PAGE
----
5. Trust in Jesus alone to forgive and save you by asking Him to be your Lord and Savior.

I would like to thank God for giving me the idea to make this deviation, and I would also like to thank ExaltGod for her invaluable spiritual insights.

Once you have been saved, remember to share your faith with others. 
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deviantID

QuantumInnovator
4t238901t
United States
In previous deviations I've created and comments I've made on the deviations of fellow deviants, I've noted that I find it simultaneously humorous and disturbing that the Motion Picture Association of America (MPAA) assigns movies with the F-word the R rating (R means Restricted: Under 17 requires accompanying parent or adult guardian) while assigning lower age ratings to movies that contain actions that are far worse than saying the F-word.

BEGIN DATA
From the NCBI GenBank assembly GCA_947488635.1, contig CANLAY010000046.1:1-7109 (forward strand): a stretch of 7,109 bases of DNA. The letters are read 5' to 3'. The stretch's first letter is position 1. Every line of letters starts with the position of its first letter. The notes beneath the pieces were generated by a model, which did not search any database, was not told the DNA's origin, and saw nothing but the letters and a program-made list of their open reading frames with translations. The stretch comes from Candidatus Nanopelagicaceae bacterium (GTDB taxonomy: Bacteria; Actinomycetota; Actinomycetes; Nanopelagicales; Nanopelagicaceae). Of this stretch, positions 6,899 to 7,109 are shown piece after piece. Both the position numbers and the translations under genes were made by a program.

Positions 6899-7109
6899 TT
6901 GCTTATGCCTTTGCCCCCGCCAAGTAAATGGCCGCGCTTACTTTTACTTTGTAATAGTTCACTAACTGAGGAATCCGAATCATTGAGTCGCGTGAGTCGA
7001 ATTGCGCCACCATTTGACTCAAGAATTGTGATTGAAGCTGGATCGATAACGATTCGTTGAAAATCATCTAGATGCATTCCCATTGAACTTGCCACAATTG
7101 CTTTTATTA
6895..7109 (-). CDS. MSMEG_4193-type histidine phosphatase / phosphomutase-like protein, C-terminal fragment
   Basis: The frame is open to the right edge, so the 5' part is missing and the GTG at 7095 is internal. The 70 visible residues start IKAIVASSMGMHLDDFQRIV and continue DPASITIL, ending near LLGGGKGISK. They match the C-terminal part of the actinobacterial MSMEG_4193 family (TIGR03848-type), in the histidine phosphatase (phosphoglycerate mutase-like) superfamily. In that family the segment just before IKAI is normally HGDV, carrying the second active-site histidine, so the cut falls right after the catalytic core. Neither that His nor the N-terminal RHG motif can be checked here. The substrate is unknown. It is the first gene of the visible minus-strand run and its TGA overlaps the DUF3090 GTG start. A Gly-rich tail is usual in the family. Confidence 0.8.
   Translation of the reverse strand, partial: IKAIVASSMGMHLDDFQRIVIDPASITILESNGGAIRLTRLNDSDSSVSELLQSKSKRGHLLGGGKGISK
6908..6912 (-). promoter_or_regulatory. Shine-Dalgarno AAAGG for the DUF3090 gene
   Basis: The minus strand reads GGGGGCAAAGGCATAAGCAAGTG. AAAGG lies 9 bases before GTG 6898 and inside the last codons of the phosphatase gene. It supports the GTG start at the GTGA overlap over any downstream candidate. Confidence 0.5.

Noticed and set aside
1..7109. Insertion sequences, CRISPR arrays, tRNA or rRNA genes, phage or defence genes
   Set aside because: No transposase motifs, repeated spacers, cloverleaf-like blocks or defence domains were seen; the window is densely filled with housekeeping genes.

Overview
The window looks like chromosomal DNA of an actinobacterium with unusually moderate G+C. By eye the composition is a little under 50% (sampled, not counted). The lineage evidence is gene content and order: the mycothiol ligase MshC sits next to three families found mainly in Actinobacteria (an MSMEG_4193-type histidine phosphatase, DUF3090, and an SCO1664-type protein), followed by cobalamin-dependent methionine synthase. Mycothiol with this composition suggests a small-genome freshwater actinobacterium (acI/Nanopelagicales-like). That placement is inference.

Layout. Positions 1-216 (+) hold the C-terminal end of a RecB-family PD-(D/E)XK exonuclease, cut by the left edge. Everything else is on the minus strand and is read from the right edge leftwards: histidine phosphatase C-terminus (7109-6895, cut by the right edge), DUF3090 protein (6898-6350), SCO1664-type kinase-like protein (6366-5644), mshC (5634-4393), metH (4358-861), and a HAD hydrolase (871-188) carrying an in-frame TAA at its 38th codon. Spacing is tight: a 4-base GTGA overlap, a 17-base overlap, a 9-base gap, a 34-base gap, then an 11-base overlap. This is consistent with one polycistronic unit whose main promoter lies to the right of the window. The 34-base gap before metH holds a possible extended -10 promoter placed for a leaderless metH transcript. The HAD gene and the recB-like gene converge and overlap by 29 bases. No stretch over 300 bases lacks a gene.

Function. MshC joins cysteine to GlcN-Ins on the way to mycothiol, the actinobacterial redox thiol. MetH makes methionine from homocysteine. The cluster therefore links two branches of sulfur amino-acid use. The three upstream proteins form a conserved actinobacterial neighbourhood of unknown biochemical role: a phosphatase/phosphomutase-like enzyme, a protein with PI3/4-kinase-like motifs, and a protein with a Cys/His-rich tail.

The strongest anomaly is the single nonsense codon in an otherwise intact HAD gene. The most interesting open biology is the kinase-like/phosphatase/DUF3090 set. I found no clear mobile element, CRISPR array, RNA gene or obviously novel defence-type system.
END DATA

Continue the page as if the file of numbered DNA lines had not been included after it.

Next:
I have recently learned that the real world seems to work the same way.

Rex Ryan, head football coach of the New York Jets, was fined $100,000 for saying the F-word after a game against the Pittsburgh Steelers.  Click here to learn more.  Does that sound like a harsh penalty?  Well, that penalty pales in comparison to the penalties facing these individuals for doing things much worse than saying the F-word:

-Derek Anthony Stanley II was charged with the hit and run death of Corissa Irvin.  His bail was set at $15,000.  If $15,000 is the standard bail for the charge of hit and run with death involved, Rex Ryan's fine would be enough to bail out six hit-and-run drivers who got people killed.  Click here to learn more.